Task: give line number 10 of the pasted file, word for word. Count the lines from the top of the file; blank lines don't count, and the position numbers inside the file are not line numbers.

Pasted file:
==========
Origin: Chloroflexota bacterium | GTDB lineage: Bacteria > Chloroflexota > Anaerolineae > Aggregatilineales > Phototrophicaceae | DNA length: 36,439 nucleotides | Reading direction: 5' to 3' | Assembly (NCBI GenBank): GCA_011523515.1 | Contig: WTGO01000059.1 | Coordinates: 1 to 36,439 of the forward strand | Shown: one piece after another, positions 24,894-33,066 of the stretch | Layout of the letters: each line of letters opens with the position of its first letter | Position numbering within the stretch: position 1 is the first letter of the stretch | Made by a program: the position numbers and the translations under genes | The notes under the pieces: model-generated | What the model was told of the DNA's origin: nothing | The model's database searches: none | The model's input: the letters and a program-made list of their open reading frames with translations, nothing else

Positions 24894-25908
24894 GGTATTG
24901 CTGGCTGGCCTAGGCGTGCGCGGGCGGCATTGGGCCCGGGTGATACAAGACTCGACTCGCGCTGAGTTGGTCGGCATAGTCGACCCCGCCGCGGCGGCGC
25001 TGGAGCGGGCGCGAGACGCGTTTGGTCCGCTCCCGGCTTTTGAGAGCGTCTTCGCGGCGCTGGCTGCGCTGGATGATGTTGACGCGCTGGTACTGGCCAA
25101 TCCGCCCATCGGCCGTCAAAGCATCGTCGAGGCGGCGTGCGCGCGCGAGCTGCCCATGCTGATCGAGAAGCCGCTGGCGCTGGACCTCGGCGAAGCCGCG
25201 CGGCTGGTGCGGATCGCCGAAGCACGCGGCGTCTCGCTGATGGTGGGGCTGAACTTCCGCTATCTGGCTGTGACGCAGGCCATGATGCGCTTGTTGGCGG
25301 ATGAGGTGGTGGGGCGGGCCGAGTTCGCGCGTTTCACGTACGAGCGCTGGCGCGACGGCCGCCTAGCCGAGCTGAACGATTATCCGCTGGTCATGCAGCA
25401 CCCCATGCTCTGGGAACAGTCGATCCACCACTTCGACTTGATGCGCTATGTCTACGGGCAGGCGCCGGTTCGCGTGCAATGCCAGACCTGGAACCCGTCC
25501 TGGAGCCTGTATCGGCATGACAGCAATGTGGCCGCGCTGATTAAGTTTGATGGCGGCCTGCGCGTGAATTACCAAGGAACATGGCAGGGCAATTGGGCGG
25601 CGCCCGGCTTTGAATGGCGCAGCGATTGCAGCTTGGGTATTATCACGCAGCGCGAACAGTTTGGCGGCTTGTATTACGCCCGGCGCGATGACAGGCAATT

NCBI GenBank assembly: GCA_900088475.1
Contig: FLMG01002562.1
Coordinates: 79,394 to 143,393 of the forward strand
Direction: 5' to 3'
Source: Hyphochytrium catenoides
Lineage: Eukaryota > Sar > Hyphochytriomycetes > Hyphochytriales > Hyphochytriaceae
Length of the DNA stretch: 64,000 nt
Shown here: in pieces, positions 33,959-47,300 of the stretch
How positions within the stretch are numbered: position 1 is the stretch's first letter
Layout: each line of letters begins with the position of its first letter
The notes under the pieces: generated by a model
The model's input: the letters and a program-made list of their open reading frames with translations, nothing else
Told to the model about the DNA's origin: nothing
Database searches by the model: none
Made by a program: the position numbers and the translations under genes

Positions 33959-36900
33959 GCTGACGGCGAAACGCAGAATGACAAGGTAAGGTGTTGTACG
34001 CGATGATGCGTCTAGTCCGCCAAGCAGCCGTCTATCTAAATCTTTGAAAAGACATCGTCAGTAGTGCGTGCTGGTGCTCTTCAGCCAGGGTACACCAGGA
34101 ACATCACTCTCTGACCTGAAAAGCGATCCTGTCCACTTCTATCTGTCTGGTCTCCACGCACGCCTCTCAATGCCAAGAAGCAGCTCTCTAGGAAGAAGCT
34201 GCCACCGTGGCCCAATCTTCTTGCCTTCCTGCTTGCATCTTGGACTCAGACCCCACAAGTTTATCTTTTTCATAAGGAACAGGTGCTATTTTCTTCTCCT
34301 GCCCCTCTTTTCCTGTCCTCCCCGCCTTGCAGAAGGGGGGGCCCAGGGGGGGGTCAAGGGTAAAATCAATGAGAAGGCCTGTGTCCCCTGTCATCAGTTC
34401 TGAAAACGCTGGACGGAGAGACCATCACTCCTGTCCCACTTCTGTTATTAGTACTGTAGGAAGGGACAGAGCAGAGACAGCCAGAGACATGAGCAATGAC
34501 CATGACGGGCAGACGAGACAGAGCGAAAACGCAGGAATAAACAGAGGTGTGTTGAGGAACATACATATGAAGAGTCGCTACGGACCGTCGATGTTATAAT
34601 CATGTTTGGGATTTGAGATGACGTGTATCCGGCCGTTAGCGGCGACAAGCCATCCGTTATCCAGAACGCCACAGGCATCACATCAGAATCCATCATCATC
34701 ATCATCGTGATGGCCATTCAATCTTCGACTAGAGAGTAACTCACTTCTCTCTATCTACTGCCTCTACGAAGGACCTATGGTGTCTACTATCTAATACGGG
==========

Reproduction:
25501 TGGAGCCTGTATCGGCATGACAGCAATGTGGCCGCGCTGATTAAGTTTGATGGCGGCCTGCGCGTGAATTACCAAGGAACATGGCAGGGCAATTGGGCGG